Long Island bar turns away Stony Brook graduate wearing turban

Gurvinder Grewal, a recent Stony Brook graduate, went out to meet pals after midnight Saturday night to Harbor Grill in Port Jefferson. But the Sikh 23-year-old was ‘embarrassed’ when security didn’t let him in wearing his religious headwear.

“I felt shocked, embarrassed and hurt,” Grewal told The Post. “I never encountered a situation where I was refused a service or entry into an establishment for wearing a turban.”

A Harbor Grill manager told Grewal that he would not be allowed in with a head covering.

“[He was] wearing what would be more widely perceived as the slang term ‘dew rag’ or a ‘stocking cap’ and not a traditional turban,” the restaurant wrote in a lengthy Facebook comment after residents expressed outrage.

Grewal’s license shows him wearing the same style of religious turban.

“I explained to the manager that it was a turban and I wore it to practice my religion. However, he kept telling me that it was the owner’s policy,” Grewal told The Post. “I explained that I just wanted to hang out with some friends for the night and even went to the back of the line to try and explain my situation again a second time, which still did not work.”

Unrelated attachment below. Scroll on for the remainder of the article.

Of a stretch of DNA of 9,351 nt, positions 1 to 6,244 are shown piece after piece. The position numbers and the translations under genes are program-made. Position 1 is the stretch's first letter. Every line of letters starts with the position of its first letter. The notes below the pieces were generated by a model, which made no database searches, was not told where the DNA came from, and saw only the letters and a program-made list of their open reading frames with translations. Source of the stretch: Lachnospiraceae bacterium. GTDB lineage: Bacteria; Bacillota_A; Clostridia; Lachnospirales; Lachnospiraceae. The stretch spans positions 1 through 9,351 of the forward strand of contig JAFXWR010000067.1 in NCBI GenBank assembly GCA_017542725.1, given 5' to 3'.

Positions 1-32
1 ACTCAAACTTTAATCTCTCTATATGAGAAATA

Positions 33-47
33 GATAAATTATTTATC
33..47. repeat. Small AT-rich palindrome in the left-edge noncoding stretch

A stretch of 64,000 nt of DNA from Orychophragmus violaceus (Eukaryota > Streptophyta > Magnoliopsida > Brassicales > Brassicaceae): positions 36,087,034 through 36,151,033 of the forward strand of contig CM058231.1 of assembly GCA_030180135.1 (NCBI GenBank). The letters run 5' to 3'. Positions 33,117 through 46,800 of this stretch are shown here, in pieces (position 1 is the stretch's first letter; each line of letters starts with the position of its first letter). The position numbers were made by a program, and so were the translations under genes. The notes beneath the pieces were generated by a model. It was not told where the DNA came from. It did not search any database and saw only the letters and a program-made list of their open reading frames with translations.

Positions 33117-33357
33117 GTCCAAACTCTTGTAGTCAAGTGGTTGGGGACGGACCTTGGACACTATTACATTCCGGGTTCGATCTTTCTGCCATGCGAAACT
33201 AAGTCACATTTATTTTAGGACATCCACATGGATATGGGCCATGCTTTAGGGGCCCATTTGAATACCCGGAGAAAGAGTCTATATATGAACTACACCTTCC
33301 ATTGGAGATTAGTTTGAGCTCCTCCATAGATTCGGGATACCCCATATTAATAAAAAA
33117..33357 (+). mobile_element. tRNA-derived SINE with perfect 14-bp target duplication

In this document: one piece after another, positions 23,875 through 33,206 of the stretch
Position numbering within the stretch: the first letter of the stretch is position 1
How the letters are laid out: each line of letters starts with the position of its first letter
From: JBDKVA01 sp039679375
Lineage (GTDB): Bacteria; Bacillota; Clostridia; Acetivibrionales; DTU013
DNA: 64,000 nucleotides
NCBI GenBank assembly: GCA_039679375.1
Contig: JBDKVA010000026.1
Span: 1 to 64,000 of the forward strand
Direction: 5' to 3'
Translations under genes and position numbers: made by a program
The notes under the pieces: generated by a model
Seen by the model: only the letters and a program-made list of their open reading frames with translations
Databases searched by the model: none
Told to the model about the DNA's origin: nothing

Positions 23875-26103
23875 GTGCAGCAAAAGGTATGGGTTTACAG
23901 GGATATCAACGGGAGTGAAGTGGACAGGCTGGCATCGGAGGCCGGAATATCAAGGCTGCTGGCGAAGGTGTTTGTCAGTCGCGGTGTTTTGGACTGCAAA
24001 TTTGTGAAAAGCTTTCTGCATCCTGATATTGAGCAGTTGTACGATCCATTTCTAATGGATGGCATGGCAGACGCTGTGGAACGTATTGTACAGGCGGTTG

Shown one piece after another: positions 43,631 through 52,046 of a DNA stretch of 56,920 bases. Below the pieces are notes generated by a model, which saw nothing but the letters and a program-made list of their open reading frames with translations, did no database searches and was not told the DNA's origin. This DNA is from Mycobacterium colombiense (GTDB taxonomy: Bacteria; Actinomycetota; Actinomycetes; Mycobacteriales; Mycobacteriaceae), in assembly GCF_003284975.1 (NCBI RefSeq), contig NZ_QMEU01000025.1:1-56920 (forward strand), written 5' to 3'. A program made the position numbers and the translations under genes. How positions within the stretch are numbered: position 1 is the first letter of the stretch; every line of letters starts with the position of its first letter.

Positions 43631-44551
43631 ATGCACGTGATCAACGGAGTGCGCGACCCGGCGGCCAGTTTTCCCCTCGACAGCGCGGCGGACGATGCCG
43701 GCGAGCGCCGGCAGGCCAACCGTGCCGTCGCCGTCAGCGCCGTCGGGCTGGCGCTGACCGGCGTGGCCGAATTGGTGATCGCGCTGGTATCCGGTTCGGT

The fine-dining spot with waterfront views enforces a dress code after 10 p.m. on Friday and Saturday nights. The rules restrict all headwear, the Port Times Record reported. The manager told Grewal it was a new policy.

“We do not allow hats or headwear in order to more capably identify people inside the establishment,” the restaurant wrote.

The restaurant said that Harbor Grill “embraces people of all races and religions,” and does not discriminate against anyone for their creed or color.

“We sincerely apologize for any distress that this incident may have caused. Please know that our weekend dress code policy is in place for the safety of all of our patrons,” the restaurant wrote. “Anyone wearing any type of hat is welcome during normal restaurant hours.”

Grewal told The Post that Port Jefferson Mayor Margot Garant apologized to him for the incident and advised him on actions to take on the issue. Grewal tried to obtain a police report today at a Suffolk County precinct but was told “it was a civil matter, not a criminal matter,” he said.

“The officer recommended I contact a civil attorney or the ACLU,” Grewal said. “I plan to reach out to them today or tomorrow.”

Grewal, who works at City MD, volunteers as an EMT at Stony Brook, he said.

“We often are requested to cover some calls in Port Jefferson, so I was hurt to find out that I wouldn’t be allowed to enter an establishment in the community I serve,” he said. “Throughout my life, I’ve faced verbal abuse and bullying about my appearance, mostly throughout school. However, my basic freedoms of entering public accommodations was never infringed upon.”

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